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Columns

  • Because of Medicaid expansion, I didn’t support the Senate budget

    Senator Steve Newman
    23rd District

        Virginia’s Capitol enjoyed warmer temperatures this week, while inside the Capitol the Senate of Virginia and the House of Delegates unveiled their respective plans to the Commonwealth’s two-year budget. 

  • Waste, fraud and abuse...really?

    I have tremendous respect for the Virginia General Assembly, given that it is the oldest deliberative body in the history of the world, and that I am a native Virginian.
        Having said that, it is almost always a disappointment for those who hold a progressive political philosophy. That’s because of its resemblance to the Congress in Washington.

  • The last straw

        I want to compliment Rick Howell for his well written column in last week’s paper. Of course, I don’t agree with his conclusion about George W. Bush, but the column was indeed a good opinion piece.
        Nevertheless, it does have a two factual points that I would like to correct.

  • Honoring the sacrifices of our nation’s veterans

    By Congressman Robert Hurt

     

  • Honoring the sacrifices of America’s heroes

    The soldiers who stormed the beaches of Normandy on June 6, 1944, saw some of the most intense fighting of World War II.  Among them on D-Day was Sergeant Robert L. Sales of Madison Heights, a member of the Virginia National Guard Company B, 116th Infantry.   After coming under fierce attack in the first wave of the invasion, Mr. Sales made his way to the seawall.  He was the only man from his landing craft to survive the landing and went on to continue fighting on the front lines.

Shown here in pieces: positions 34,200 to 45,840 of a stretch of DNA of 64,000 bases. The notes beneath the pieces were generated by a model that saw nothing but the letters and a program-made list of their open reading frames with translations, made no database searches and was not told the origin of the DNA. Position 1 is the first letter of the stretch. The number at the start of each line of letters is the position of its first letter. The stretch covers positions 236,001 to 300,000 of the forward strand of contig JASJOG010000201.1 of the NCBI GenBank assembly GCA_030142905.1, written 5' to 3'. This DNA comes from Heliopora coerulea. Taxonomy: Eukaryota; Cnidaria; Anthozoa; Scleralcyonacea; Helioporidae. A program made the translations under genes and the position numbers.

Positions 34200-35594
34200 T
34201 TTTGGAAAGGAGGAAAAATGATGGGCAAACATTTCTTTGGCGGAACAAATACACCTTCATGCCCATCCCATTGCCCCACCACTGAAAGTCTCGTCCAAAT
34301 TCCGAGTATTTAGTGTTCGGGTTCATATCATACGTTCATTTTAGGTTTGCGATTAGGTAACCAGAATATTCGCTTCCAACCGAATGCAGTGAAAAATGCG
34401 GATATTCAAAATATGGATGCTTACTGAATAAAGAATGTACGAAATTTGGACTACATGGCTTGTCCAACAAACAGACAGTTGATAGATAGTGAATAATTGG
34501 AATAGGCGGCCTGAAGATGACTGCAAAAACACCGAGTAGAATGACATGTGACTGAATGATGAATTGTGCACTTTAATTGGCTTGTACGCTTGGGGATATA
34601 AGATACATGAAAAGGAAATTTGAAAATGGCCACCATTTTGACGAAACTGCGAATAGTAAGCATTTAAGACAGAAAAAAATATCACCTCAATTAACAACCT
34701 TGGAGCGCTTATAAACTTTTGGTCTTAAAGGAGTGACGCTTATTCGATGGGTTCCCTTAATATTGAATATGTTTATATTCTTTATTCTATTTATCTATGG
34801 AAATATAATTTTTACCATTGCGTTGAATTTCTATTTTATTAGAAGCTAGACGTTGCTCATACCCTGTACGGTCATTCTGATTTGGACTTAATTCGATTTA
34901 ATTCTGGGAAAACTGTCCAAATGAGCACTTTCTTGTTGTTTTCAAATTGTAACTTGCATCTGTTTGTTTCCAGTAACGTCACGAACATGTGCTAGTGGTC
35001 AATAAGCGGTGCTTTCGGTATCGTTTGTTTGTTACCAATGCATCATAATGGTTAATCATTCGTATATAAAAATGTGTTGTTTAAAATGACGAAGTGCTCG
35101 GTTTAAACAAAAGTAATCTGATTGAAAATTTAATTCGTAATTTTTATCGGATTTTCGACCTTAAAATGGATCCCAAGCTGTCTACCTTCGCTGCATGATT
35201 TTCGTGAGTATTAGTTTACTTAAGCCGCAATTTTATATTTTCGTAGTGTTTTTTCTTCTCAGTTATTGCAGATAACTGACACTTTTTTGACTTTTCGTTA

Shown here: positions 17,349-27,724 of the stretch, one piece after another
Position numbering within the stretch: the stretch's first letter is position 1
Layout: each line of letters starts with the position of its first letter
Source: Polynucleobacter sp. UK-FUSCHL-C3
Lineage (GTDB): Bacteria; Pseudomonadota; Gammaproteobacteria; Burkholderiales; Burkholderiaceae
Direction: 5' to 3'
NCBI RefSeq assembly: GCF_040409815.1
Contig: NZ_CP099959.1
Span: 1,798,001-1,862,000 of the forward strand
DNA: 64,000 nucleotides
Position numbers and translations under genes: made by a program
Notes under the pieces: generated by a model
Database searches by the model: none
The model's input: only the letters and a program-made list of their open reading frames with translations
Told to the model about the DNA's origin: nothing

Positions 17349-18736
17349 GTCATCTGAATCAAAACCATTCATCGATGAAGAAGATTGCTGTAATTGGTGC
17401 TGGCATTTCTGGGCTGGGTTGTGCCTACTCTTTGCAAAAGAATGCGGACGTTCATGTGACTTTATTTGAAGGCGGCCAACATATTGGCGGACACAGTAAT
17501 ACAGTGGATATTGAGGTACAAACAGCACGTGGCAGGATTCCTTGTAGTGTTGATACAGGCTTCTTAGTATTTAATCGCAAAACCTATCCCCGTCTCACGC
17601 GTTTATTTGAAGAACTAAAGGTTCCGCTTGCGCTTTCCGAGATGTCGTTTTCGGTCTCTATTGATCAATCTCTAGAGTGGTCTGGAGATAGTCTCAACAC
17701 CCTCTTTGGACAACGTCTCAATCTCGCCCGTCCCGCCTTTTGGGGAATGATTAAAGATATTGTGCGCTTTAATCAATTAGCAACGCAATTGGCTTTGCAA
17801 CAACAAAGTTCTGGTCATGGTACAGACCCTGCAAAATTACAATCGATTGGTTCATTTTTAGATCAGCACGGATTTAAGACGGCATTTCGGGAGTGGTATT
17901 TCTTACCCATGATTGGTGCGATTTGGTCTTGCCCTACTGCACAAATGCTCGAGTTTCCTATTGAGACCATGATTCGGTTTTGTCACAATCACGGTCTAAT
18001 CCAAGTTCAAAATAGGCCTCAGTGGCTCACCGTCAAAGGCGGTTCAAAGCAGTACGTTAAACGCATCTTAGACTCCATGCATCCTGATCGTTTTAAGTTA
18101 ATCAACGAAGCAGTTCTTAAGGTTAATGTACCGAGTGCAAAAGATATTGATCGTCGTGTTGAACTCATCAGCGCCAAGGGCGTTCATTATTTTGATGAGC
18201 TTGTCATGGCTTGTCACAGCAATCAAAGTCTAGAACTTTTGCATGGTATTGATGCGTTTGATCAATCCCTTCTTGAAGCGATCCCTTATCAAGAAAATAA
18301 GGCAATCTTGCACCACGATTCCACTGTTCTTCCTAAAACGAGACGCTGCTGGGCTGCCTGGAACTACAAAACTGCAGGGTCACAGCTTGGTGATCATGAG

• Differing budget plans could lead to lengthy session

    Senator Steve Newman
    23rd District

        On Feb-ruary 11, “Crossover,” all Senate bills crossed over to the House of Delegates and vice versa, just in time for a snow storm to blow through Richmond. As temperatures hovered around freezing outside, inside the Capitol the full Senate reviewed many of the most controversial bills of this Session.

  • Crossover week

        Any optimism that winter might be winding down was dashed this week, as Richmond got socked with two days of snow.  The inclement weather was sufficient to keep many of the General Assembly Building’s usual inhabitants at home.  With very few exceptions though, legislators were in their seats for session every day.

  • The costs of violating traffic regulations

        The days of the 20-dollar speeding ticket have gone the way of the 20-cent bottle of soda pop.
        If you’re planning on getting caught violating traffic regulations, be prepared to pay a heap of cash to do so.
        The thing is, most drivers don’t plan on getting caught.  They just do.
        And when they do, the options they face are not pretty.  As you can see by the accompanying chart, the name of the game is forking over cash.

  • President’s Day honors democratic institution

    We celebrated President’s Day on Monday, perhaps our most unappreciated holiday the entire year.
        It was originally started as a celebration of George Washington’s birthday on Feb. 22. Now it stands as an opportunity to contemplate the genius of the presidency itself.
        Our founders had created something new in the world, a system of democratic succession where the top officer of the central government could not serve for life, as kings did elsewhere.

  • If it ain’t broke …

    Being trapped in my house by the Great Snow of 2014 has given me time to ponder some things. In spite of giving this much thought, while shoveling snow, I’m still mystified by a vote the Board of Supervisors took at their Feb. 10 meeting. Maybe I’m mystified because I’m a conservative, rather than a libertarian.